November 4, 1851



Tuesday Nov 4th  Put down the parlour carpet this

forenoon baked some cake &c &c  Mrs Buck &

Mrs Drake (formerly Lucy Reed) called about half

past eleven.  Mrs Hubbell & Ames & Mrs Witherell

Father were here to tea  They all dined

at Olivers.  Mrs Hubbell commenced knitting

me a hood. I have put the trimming on the sleeves

of Susans Delaine dress



The day was “cloudy […] + cold + chilly,”* according to Old Oliver, meaning that baking “cake &c &c” in the shared brick oven at the Ames compound might have been pleasurable.  At least it was one way to stay warm. It may still have been in the oven when Polly Buck and Lucy Drake, the former Reed sisters, came for a short call.  Local women, Polly was married to Benjamin Buck, who lived in the village; Lucy was the wife of Ebeneezer Drake.

In all likelihood, Evelina baked the cake – seed cake, perhaps – to serve at tea later in the day. She invited Mrs. Hubbell and Almira Ames, visitors from New York, as well as Sarah Witherell and “Father Ames” to join the family in their newly redecorated parlor. How happy Evelina must have been to show off the recent refurbishments.

Mrs. Hubbell and Almira Ames had midday dinner earlier in the day next door, at Sarah Lothrop and Oliver Ames Jr., a gathering to which Evelina and Oakes don’t appear to have been invited. In turn, Oliver Jr and Sarah Lothrop didn’t appear for tea at Evelina and Oakes’s. It may be that Evelina and Sarah Lothrop Ames agreed to split hospitality responsibilities for the day. Almira Ames was a favorite cousin who often came to visit; she had even lived with family for a period after Old Oliver’s wife, Susannah, died.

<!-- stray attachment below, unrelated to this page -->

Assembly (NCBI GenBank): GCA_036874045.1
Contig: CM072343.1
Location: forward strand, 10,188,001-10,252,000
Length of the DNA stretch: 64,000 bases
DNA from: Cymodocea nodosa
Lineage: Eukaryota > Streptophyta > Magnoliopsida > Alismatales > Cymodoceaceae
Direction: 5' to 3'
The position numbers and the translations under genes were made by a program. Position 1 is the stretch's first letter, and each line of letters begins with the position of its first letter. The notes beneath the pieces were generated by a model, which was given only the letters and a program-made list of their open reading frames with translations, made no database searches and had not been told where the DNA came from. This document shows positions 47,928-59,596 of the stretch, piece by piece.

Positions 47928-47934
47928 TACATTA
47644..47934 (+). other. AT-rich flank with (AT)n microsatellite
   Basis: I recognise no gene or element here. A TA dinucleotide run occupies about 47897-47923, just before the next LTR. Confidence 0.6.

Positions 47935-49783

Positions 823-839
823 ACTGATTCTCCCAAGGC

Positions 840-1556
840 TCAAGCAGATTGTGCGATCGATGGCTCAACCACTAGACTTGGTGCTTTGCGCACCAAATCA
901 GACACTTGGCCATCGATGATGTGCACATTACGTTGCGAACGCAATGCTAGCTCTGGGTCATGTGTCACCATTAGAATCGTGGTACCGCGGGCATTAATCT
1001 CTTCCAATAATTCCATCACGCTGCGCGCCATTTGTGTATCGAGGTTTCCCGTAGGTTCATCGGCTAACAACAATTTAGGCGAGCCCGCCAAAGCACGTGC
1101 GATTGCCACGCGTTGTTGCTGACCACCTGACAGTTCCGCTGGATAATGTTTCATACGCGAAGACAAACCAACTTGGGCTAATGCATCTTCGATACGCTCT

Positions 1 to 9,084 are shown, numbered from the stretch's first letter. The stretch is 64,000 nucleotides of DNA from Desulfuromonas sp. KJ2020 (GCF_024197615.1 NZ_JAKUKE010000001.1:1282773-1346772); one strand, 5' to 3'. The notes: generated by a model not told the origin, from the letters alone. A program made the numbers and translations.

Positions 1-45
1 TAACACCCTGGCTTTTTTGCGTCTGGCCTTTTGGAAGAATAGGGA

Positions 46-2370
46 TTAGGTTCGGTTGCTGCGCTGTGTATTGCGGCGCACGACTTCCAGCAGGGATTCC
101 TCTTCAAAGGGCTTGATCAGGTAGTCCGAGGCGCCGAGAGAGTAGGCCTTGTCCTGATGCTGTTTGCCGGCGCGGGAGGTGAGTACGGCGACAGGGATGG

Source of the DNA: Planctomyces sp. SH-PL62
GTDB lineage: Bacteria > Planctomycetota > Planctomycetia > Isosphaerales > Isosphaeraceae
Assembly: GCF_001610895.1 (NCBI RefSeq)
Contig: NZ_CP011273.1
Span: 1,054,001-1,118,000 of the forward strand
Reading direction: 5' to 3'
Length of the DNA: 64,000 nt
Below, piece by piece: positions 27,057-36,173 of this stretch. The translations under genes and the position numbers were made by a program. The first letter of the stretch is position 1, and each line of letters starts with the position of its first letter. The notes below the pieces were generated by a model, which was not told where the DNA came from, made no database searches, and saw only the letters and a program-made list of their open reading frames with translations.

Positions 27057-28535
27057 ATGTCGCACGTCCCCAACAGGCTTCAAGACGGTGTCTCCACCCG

* Oliver Ames, Journal, Courtesy of Stonehill College Archives


January 19, 1851


1851 Jan 19th Sunday.  It was rather earlier than common this morning

when we had our breakfast as Jane was going to

meeting   We have all been to meeting all day

Mr Whitwell gave us two good sermons, though not

as interesting as usual.  After hearing the class in

the Sunday school I called at Mr Whitwells

This evening have been into Mr Bucks to a prayer meeting

Three Ladies spoke & a number of men.  Very pleasant

Before the Ames family left for church, their servant Jane McHanna was on her way to a Catholic service.  Every few weeks, an itinerant priest would ride into town to conduct Sunday mass in the dining room of a boarding house owned by the Ames shovel company.  Although North Easton offered several Protestant options to its church-going citizens, it had no Catholic church for the influx of faithful who had recently immigrated from Ireland.

The number of Roman Catholics in North Easton, as elsewhere in Massachusetts, was rapidly expanding.  In 1849, Reverend William Chaffin tells us, there were 45 Catholics in town.  By 1852, there were 150; when the Civil War began, there were 400.   As the number of Irish immigrants grew, a dedicated facility was clearly needed.  Recognizing this, in 1850 the Ames family donated a piece of land on Pond Street to the Irish to build their own church.  It was under construction as the year 1851 opened.

Evelina’s day was full of religious activity.  Not only did she hear “two good sermons,” she visited the Sunday school and, in the evening, went out to a prayer meeting held by Benjamin and Mary “Polly” Buck, who lived in a house in the near neighborhood that they rented from Old Oliver.